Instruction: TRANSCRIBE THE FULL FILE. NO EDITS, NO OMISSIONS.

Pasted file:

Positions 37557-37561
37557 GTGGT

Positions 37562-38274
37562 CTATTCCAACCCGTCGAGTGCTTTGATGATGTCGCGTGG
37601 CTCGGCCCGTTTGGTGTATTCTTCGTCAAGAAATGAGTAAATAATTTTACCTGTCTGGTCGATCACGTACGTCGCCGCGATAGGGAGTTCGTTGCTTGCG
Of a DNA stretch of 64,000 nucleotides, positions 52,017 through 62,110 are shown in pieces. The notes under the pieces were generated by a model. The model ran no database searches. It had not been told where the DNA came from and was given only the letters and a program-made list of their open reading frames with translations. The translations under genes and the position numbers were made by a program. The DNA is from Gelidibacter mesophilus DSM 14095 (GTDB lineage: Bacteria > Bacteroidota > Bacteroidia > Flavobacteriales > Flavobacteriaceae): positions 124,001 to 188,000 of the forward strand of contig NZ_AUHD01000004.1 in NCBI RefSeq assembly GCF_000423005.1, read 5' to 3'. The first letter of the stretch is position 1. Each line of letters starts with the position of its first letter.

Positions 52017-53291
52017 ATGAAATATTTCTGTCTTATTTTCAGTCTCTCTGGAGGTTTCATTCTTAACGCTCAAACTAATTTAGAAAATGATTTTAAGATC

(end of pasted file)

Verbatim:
Positions 37557-37561
37557 GTGGT

Positions 37562-38274
37562 CTATTCCAACCCGTCGAGTGCTTTGATGATGTCGCGTGG
37601 CTCGGCCCGTTTGGTGTATTCTTCGTCAAGAAATGAGTAAATAATTTTACCTGTCTGGTCGATCACGTACGTCGCCGCGATAGGGAGTTCGTTGCTTGCG
Of a DNA stretch of 64,000 nucleotides, positions 52,017 through 62,110 are shown in pieces. The notes under the pieces were generated by a model. The model ran no database searches. It had not been told where the DNA came from and was given only the letters and a program-made list of their open reading frames with translations. The translations under genes and the position numbers were made by a program. The DNA is from Gelidibacter mesophilus DSM 14095 (GTDB lineage: Bacteria > Bacteroidota > Bacteroidia > Flavobacteriales > Flavobacteriaceae): positions 124,001 to 188,000 of the forward strand of contig NZ_AUHD01000004.1 in NCBI RefSeq assembly GCF_000423005.1, read 5' to 3'. The first letter of the stretch is position 1. Each line of letters starts with the position of its first letter.

Positions 52017-53291
52017 ATGAAATATTTCTGTCTTATTTTCAGTCTCTCTGGAGGTTTCATTCTTAACGCTCAAACTAATTTAGAAAATGATTTTAAGATC